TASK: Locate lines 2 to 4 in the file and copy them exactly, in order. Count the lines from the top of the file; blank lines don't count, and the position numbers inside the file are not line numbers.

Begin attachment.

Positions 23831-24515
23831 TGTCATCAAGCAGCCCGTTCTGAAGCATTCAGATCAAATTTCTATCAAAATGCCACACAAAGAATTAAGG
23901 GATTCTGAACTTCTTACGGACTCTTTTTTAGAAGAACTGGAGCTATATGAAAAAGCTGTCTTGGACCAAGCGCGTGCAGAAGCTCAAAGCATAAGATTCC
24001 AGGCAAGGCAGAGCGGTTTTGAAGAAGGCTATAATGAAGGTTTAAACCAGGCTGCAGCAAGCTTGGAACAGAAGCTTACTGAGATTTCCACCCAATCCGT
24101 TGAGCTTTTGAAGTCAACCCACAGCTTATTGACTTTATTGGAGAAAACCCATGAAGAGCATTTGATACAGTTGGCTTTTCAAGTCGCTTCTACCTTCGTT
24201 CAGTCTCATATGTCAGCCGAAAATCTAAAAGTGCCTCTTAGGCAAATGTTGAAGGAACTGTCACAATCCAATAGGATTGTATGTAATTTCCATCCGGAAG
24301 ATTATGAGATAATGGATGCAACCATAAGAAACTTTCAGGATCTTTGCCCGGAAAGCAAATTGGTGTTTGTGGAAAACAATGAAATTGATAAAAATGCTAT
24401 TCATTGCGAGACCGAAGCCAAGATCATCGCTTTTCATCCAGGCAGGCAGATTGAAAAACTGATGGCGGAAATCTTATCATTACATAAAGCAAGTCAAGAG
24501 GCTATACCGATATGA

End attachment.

23831 TGTCATCAAGCAGCCCGTTCTGAAGCATTCAGATCAAATTTCTATCAAAATGCCACACAAAGAATTAAGG
23901 GATTCTGAACTTCTTACGGACTCTTTTTTAGAAGAACTGGAGCTATATGAAAAAGCTGTCTTGGACCAAGCGCGTGCAGAAGCTCAAAGCATAAGATTCC
24001 AGGCAAGGCAGAGCGGTTTTGAAGAAGGCTATAATGAAGGTTTAAACCAGGCTGCAGCAAGCTTGGAACAGAAGCTTACTGAGATTTCCACCCAATCCGT